7. The salvation depends on the disposition of the person to be saved. Man fell with his eyes open and in spite of a solemn commandment and warning. And every man must be saved with his eyes open, turning himself intelligently; wholly, and gratefully towards the Saviour. There is everything to help the stoner if he will only turn. Some there might be in Israel who seemed too far gone even to turn their eyes, but doubtless God recognized the genuine turning of the heart. Though the eyes of sense beheld not the serpent, the eyes of the heart beheld, and' this was enough for healing. It was very helpful to be assured that there was one mode of healing, and only one, for only one was needed. It is only while we are cleaving to our sins that we find distraction and perplexity. There was distraction, anxiety, and fear in abundance as long as the Israelite lived in momentary terror of the fatal bite; but with the lifted serpent there came not only healing, but composure. God in sending his Son has not distracted us by a complication of possible modes of salvation.—Y.
THE END OF JOURNEYS, THE BEGINNING OF VICTORIES
(Numbers 21:10 Numbers 22:1).
The children of Israel set forward, and pitched in Oboth. In the list of Numbers 33:1-56, there occur two other stations, Zahnonah and Phunon, between Mount Hor and Oboth. Phunon may be the Pinou of Genesis 36:41, but it is a mere conjecture.
All we can conclude with any certainty is that the Israelites passed round the southern end of the mountains of Edom by the Wady el Ithm, and then marched northwards along the eastern border of Edom by the route now followed between Mekba and Damascus. On this side the mountains are far less precipitous and defensible than on the other, and this circumstance must have abated the insolence of the Edomites. Moreover, they must now have seen enough of Israel to know that, while immensely formidable in number and discipline, he had no hostile designs against them. It is therefore not surprising to find from Deuteronomy 2:6 that on this side the mountaineers supplied Israel with bread and water, just as they supply the pilgrim caravans at the present day. That they exacted payment for what they supplied was perfectly reasonable: no one could expect a poor people to feed a nation of two million souls, however nearly related, for nothing. Oboth has been identified with the modern halting-place of el-Ahsa, on the pilgrim route above mentioned, on the ground of supposed similarity in the meaning of the names; but the true rendering of Oboth is doubtful (see on Leviticus 19:31), and, apart from that, any such similarity of meaning is too vague and slight a ground for any argument to be built upon.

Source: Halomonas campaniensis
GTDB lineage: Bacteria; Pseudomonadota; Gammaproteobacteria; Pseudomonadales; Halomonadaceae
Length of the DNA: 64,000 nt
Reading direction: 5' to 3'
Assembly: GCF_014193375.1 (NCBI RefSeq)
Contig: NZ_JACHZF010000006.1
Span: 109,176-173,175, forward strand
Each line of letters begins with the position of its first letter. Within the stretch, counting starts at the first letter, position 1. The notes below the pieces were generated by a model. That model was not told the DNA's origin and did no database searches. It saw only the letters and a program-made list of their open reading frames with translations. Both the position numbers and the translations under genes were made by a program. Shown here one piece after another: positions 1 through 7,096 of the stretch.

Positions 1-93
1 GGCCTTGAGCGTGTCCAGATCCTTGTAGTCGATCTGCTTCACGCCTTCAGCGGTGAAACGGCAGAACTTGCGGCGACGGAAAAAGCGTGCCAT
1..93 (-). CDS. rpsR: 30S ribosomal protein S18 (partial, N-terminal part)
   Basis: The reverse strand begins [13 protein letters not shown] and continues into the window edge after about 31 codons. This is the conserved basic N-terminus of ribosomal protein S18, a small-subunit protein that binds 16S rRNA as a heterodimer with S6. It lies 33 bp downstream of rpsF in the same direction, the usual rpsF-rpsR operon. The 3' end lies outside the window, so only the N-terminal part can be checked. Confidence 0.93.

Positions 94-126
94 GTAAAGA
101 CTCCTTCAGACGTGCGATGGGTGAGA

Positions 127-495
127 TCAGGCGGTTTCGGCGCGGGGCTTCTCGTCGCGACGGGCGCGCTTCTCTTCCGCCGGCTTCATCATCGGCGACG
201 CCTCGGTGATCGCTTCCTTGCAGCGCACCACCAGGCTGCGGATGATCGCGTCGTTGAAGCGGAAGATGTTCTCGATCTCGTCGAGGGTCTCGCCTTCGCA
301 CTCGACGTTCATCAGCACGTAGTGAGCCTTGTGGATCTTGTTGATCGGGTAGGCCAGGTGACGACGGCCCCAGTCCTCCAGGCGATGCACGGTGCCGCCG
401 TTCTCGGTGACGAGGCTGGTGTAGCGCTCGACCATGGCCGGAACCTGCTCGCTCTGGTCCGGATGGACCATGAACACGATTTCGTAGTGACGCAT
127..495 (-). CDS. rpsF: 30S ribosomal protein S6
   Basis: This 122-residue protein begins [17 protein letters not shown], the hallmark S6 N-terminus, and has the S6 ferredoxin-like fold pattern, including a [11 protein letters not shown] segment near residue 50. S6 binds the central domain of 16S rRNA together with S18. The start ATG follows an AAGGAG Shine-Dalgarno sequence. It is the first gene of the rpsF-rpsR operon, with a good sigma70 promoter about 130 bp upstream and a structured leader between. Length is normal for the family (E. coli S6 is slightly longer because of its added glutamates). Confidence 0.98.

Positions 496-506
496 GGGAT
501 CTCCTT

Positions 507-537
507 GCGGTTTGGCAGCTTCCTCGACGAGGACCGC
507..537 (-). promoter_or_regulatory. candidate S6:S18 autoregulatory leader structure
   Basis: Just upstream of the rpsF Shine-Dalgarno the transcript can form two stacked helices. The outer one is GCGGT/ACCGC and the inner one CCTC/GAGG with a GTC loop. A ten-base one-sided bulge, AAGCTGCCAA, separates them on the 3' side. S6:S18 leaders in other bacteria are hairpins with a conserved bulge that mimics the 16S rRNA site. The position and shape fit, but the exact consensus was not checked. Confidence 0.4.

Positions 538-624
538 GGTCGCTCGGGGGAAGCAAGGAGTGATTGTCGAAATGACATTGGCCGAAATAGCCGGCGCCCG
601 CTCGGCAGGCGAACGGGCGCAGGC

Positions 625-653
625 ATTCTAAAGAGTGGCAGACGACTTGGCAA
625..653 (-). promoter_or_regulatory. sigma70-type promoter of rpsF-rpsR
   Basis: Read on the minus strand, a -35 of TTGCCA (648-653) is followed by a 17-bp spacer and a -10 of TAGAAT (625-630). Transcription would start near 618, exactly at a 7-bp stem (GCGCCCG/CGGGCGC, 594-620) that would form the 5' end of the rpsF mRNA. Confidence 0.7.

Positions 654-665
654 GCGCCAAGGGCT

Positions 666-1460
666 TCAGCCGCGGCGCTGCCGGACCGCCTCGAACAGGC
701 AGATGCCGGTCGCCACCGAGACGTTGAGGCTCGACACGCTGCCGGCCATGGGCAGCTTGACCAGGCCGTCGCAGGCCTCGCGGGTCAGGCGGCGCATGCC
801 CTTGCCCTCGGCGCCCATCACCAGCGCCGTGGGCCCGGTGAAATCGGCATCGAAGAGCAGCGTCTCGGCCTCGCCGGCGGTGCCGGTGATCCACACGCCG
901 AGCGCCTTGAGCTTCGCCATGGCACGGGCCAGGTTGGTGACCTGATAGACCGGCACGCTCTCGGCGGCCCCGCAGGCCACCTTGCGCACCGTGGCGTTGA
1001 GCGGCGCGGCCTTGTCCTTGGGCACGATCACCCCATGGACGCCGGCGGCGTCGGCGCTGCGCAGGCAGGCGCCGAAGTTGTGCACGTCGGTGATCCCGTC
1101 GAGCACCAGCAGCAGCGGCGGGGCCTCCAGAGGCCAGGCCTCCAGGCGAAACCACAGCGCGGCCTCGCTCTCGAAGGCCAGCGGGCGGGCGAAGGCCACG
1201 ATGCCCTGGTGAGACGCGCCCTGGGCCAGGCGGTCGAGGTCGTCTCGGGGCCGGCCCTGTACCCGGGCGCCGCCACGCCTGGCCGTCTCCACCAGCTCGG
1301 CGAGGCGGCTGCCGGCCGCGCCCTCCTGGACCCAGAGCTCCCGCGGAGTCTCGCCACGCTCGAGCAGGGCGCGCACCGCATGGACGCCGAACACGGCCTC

And pitched at Ije-abarim. Ije (עִיִיּ), or Ijm (עִיִּים), as it is called in Numbers 33:45, signifies "heaps" or "ruins." Abarim is a word of somewhat doubtful meaning, best rendered "ridges" or "ranges." It was apparently applied to the whole of Peraea in later times (cf. Jeremiah 22:20, "passages"), but in the Pentateuch is confined elsewhere to the ranges facing Jericho. These "ruinous heaps of the ranges" lay to the east of Moab, along the desert side of which Israel was now marching, still going northwards: they cannot-be identified.